A piano riff found on Biz Markie’s “Make The Music With Your Mouth Biz” was also used by Chucky Thompson and Puff Daddy for the original version of this highlight from Mary J. Blige’s My Life, as well as its Smif-N-Wessun-assisted remix.
18. “Cold Rock a Party” by MC Lyte (1996)
Vocals from Biz Markie’s 1988 release, “The Do Do” from Goin’ Off, help comprise the foundation of MC Lyte’s bad-as-I-wanna-be cut, “Cold Rock a Party.”
19. “What’s Beef?” by The Notorious B.I.G. (1997)
The Notorious B.I.G. channels the spirit of Biz Markie yet again on this Life After Death track, which finds the late Brooklyn don reworking a couplet from Markie’s 1988 cut, “Biz Is Goin’ Off.”
20. “Young G’s” by Puff Daddy feat. The Notorious B.I.G., Jay-Z, and Kelly Price (1997)
The Notorious B.I.G. shows love to Biz Markie by playing on lyrics from Biz’s Goin’ Off single, “Vapors” on his closing verse from Puff Daddy’s 1997 debut album, No Way Out.
21. “Nas Is Like” by Nas (1999)
DJ Premier takes a vocal clip from “Nobody Beats the Biz” for this classic cut from Nas, who draws from Biz’s catalog yet again for the creation of this timeless jam.
22. “Best of Me, Pt. 2” by Mýa feat. Jay-Z (2000)
Trackmasters and Precision do work with elements from “Make The Music With Your Mouth, Biz” for Mya’s collaboration with Jay-Z from the Backstage OST. Hov even doubles down on the nod to Biz, beginning his opening verse with an interpolation from “Nobody Beats The Biz” featuring T.J. Swan.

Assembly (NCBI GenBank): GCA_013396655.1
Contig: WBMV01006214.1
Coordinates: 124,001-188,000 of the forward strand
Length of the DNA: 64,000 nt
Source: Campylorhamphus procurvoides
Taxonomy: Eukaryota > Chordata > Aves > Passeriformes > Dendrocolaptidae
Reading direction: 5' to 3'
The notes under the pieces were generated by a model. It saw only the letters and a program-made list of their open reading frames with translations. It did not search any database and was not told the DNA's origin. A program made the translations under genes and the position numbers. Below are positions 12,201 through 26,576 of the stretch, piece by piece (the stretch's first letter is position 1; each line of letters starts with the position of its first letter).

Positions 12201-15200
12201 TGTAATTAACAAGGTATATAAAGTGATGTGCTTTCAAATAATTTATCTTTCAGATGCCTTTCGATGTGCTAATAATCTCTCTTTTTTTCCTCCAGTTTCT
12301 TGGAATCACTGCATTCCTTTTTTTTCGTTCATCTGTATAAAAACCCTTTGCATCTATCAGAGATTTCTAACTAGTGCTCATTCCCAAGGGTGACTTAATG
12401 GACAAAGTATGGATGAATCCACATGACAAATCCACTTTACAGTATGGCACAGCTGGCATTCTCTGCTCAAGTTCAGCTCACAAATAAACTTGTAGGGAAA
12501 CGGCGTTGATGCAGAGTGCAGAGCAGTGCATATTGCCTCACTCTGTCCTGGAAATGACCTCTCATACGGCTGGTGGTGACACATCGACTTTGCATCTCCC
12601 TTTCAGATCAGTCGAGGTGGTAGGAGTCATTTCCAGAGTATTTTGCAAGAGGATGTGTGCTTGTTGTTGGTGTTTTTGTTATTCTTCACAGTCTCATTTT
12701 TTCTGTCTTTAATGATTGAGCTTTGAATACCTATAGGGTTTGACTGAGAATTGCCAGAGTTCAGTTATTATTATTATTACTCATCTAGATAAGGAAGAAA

23. “Mighty Healthy” by Ghostface Killah (2000)
“Nobody Beats The Biz” gets a facelift by Mathematics on this gem from Ghostface Killah’s Supreme Clientele album.
24. “Girls, Girls, Girls” by Jay-Z feat. Q-Tip, Slick Rick, and Biz Markie (2001)
When Jay-Z paid homage to his rap forefathers by selecting a handful of vets to appear on the Blueprint standout, the Brooklynite hit up Biz, whose presence on the record fell right in line with Hov’s vivid and playful storytelling on the song.
25. “Ghost Showers” by Ghostface Killah feat. Madame Majestic (2001)
Ghostface Killah rips apart a track sampling Biz’s “Something For The Radio” on “Ghost Showers,” the Chris Liggio-produced lead single from GFK’s Bulletproof Wallets.
26. “2nd Childhood” by Nas (2001)
After chopping up vocals from “Nobody Beats the Biz” for “Nas Is Like” two years prior, DJ Premier revisits the classic sample for this strong deep-cut from Nas’ Stillmatic album.
27. “Just A Friend” by Mario (2002)
Mario hooked up with producer Warryn Campbell for this remake of Biz’s signature hit, with an interpolation of the song’s lyrics laid over an upbeat track. The lead single from Mario’s self-titled debut album, “Just A Friend” helped the singer score a breakthrough record while also introducing the genius of Biz Markie to a new generation.
28. “Best Friend” by 50 Cent (2005)
50 Cent borrowed some lyrics from “Just A Friend” for this smash from Fif’s Get Rich or Die Tryin’ soundtrack, reaching the Top 10 on the Hot Rap Songs chart.
29. “Holding You Down (Goin’ in Circles)” by Jazmine Sullivan (2010)
Missy Elliot and Cainon Lamb blessed Jazmine Sullivan with this heater from the vocalist’s 2010 album, Love Me Back, which treads familiar territory with drums borrowed from “Make The Music With Your Mouth, Biz.”
Oak and Pop Wansel became the latest producers to draw from the well of Biz Markie and T.J. Swan’s “Make The Music With Your Mouth, Biz” for Elle Varner’s collaborative single with J. Cole, from her 2011 album, Perfectly Imperfect.